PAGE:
FakeProof (F/P) proactively enhances the ability to verify the reality of video and audio recordings -- making them proof* against faking.
* -- Of course, nothing is completely proof against faking (see below), but calling it Fake/Resistant is less catchy.
Caveat: Reality vs Truth
By reality, we mean that the events captured in the recording actually happened -- it does not mean that those real world events are not susceptible to manipulation (for example by using actors or provocateurs) or open to different interpretations! Real just means that it really happened: it doesn’t mean it’s true. But things that aren’t real are very rarely true -- and that’s about as far down the philosophical rabbit-hole as we’re going to go here!
Why is this important?
Regular people, taking videos with cell-phone cameras, have been key players in documenting and organizing response to all kinds of critical world events. But there are a lot of attacks -- old and new -- on our common understanding of what actually happened. One of the biggest is the manipulation of videos, either by traditional video staging or editing, or by the growing strength of deep fake videos. While this isn't the source of the fragmenting reality that is affecting modern society, it is a powerful contributing factor. So we think its important to fortify our ability to record reality.
[Interestingly, this is how the world used to be: back before photographic or audio recordings, it used to always be one person's word against another's.]
How does it work?
F/P allows you to record several tracks of data, simultaneously, into a single standard MP4 file that is compatible with normal media tools.
Video tracks -- F/P can record simultaneously from the front and rear cameras
Audio track -- just your standard phone microphone
Location track -- a stream of phone's GPS coordinates
Sensor track -- a stream of the phone's internal sensors (magnetometer, accelerometer, etc)
F/P uses several methods to protect against manipulating or faking these tracks. These include:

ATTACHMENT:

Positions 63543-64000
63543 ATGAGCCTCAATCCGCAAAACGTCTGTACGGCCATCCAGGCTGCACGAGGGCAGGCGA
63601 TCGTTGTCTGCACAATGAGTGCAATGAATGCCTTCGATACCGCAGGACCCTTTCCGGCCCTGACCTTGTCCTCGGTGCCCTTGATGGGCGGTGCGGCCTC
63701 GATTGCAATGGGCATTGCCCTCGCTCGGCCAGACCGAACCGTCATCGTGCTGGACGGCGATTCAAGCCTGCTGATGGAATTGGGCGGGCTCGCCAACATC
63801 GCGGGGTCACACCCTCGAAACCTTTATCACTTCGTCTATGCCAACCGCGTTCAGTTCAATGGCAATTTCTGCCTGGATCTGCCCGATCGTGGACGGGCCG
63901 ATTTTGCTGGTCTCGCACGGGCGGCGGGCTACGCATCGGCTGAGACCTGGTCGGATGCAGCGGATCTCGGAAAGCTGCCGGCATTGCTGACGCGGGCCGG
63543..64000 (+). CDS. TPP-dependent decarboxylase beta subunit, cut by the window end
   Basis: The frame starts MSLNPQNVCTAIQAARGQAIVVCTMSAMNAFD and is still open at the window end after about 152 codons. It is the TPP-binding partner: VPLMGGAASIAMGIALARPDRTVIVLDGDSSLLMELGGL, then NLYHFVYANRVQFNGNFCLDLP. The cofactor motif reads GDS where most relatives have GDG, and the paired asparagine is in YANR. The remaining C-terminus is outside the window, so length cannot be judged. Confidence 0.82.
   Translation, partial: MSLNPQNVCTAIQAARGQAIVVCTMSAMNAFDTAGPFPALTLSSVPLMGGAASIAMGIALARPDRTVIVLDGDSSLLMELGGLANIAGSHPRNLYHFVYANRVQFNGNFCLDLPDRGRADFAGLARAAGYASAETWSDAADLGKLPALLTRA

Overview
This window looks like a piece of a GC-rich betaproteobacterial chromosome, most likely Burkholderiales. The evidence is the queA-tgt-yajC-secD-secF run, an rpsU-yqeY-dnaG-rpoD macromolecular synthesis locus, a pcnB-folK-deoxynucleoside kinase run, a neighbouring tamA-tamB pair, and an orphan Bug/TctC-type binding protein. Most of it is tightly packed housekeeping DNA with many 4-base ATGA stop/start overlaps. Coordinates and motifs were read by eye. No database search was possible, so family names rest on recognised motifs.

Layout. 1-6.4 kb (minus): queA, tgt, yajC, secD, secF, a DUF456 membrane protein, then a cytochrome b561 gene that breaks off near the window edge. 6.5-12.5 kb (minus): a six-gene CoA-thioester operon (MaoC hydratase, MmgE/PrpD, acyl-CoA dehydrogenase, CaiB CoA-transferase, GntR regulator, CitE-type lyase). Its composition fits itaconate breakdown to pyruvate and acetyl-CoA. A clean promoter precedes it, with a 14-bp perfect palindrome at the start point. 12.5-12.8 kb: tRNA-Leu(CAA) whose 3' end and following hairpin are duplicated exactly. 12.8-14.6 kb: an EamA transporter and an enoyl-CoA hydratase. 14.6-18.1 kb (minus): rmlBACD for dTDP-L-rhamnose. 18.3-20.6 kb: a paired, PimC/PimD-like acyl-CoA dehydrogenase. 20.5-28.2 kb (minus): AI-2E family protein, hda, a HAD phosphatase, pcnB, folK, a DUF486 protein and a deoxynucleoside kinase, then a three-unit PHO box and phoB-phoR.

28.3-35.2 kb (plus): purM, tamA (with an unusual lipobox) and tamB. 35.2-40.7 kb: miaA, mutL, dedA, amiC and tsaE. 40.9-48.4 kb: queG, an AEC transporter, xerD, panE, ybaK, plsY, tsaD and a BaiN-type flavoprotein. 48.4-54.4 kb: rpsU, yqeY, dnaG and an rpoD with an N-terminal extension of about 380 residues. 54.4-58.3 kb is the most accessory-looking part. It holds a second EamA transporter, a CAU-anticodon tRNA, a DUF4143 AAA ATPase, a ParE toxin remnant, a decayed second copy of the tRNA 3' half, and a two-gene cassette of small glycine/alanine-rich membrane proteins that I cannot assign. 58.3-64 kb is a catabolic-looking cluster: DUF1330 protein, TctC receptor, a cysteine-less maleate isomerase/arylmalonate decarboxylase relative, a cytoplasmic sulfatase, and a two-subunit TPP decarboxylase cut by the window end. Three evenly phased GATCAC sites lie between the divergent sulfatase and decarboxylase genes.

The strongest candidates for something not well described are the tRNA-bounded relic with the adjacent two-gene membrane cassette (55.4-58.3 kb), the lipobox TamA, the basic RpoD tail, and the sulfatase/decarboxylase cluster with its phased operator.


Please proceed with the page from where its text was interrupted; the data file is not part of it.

cryptographically signing the recording streams (eg video and audio)
this prevents modification of the recording, and proves that it was generated by your username
syncing timestamps with the F/P Server
this proves that the recording was taken at a specific time -- prevents anyone presenting an old recording as new!
embedding phone location and sensor data in the recording
this proves the location of the recording, and can be used to validate video and audio streams (for example, they can prove that someone didn't just take a new recording of a manipulated video being played on a high resolution screen!)
There are several other more sophisticated methods under investigation.
How do I verify a recording?
Each F/P recording stores all the information needed for verification, including metadata, signatures, and sensor data. To verify a F/P recording, simply open it in the F/P App and click Verify (note: this requires an internet connection so that the F/P Server can be consulted for signature and timestamp validity). You can use any common file sharing method to exchange recordings -- though some systems may re-encode the recording which will destroy the F/P side-channels.
NOTE: Absolutely no personal information or the content of your recording is shared with the F/P Server. The only information shared and stored is:
your chosen username and your F/P public key -- a public cryptographic key generated for you by the F/P App. The private key is stored only on your phone.
Start and end timestamps for each recording, as well as a cryptographic hash of the recording contents, and a cryptographic signature from the F/P App and from your F/P private key.